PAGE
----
State Senator Morgan Carroll, D-Aurora, a strong advocate for campaign-finance transparency, Wednesday penned an open letter to Republican Secretary of State Scott Gessler, asking him to rethink rules he is proposing that would dramatically thin laws governing political issue committee donation disclosure reporting (pdf). Gessler’s office is scheduled to hold a public hearing on the proposed rules today.
“These… rules you propose are designed to allow the cloak of secrecy to remain firmly in place, providing a major loophole which will allow corporations, unions, trade associations and other entities to escape reporting requirements,” Carroll wrote. “These [Colorado campaign finance] laws were passed by both chambers of the General Assembly and signed by the Governor. It is not the prerogative of the Secretary of State to negate these laws.”
The question of how money should be spent and tracked in politics is a top issue of debate across the country, a debate that has grown especially heated in the months since the U.S. Supreme Court in its Citizens United decision ruled that corporations and organizations can effectively spend without limit on election campaigns.
On an ideological level, the issue pits those who believe campaigns must be open about their financial backing so that voters know when special interests– whether oil companies or teachers unions– are seeking to promote candidates or causes versus those who believe spending is a form of expression and that disclosure laws run counter to constitutional free speech guarantees.
Colorado has passed relatively strict campaign finance laws, at the ballot box and at the capitol. The $200 issue committee donation reporting threshold Gessler is attempting to raise to $5000 with was set by voters in 2002 when they passed Amendment 27, and Senator Carroll, for example, sponsored last year’s SB 203, which aimed to firm up state disclosure laws in the wake of the Citizens United decision.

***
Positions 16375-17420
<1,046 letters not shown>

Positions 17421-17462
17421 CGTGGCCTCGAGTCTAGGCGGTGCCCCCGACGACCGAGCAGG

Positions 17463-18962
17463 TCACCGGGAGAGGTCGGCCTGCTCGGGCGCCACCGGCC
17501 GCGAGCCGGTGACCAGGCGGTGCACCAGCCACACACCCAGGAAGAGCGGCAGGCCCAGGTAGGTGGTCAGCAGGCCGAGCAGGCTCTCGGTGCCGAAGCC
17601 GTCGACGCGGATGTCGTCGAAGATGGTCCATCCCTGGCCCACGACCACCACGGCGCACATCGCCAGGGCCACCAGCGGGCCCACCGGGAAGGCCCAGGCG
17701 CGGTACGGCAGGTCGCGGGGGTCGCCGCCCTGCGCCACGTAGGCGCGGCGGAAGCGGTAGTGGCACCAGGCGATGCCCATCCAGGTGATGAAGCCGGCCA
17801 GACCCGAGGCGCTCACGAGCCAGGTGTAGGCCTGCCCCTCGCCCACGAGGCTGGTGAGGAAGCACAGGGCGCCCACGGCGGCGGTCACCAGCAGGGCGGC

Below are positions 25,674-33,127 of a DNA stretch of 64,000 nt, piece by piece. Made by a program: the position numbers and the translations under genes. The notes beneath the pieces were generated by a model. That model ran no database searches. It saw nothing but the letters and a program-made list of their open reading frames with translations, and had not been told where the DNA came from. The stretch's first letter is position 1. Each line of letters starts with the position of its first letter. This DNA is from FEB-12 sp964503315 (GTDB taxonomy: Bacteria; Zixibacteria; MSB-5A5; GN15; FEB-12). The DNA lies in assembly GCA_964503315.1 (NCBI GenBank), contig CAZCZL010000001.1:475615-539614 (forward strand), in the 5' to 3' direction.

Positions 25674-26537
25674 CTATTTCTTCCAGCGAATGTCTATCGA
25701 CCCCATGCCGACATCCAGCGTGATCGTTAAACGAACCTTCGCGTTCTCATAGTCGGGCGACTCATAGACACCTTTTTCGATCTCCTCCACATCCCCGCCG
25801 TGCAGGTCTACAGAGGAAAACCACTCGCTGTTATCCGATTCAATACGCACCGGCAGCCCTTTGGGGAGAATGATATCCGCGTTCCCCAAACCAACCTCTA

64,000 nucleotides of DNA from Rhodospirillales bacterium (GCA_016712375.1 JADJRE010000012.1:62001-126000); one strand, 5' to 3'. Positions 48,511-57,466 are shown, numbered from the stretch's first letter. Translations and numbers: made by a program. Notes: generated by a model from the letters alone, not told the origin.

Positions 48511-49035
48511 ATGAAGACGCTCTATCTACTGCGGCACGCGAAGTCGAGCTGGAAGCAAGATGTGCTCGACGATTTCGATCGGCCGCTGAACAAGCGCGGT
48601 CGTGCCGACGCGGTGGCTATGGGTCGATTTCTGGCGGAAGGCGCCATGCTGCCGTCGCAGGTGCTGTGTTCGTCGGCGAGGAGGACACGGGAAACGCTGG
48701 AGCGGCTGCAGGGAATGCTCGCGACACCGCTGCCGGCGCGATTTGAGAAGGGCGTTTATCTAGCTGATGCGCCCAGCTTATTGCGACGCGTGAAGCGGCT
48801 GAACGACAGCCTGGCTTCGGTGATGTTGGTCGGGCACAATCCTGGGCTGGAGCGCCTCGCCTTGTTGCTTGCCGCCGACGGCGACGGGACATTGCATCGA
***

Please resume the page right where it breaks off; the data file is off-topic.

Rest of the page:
In addition to raising issue committee reporting thresholds, Gessler’s proposed rules would also limit fines on committees that violate disclosure rules, end all reporting on donations for months during the primary election season and loosen rules that separate issue committees, which take positions on matters such as abortion or clean water, from political committees, which promote candidates directly.
Not yet a year into his term, Gessler has proven a remarkably aggressive secretary of state, working at the edge of his authority to not just implement but to recast campaign finance and election law. He has said that the laws are a tangle and so need significant reworking through rulemaking in order to fend off lawsuits and to encourage public participation in politics.
Yet the changes he proposes draw howls and lawsuits from government watchdogs, who see them as inappropriately pushing along the same ideological lines Gessler argued for years as a high-profile conservative-politics attorney, when he represented clients in cases seeking to loosen donation disclosure rules.
Denver district judges have agreed with the watchdogs and have ruled against Gessler’s proposals in a series of trial contests, sometimes rebuking Gessler in harsh language for overreaching his authority.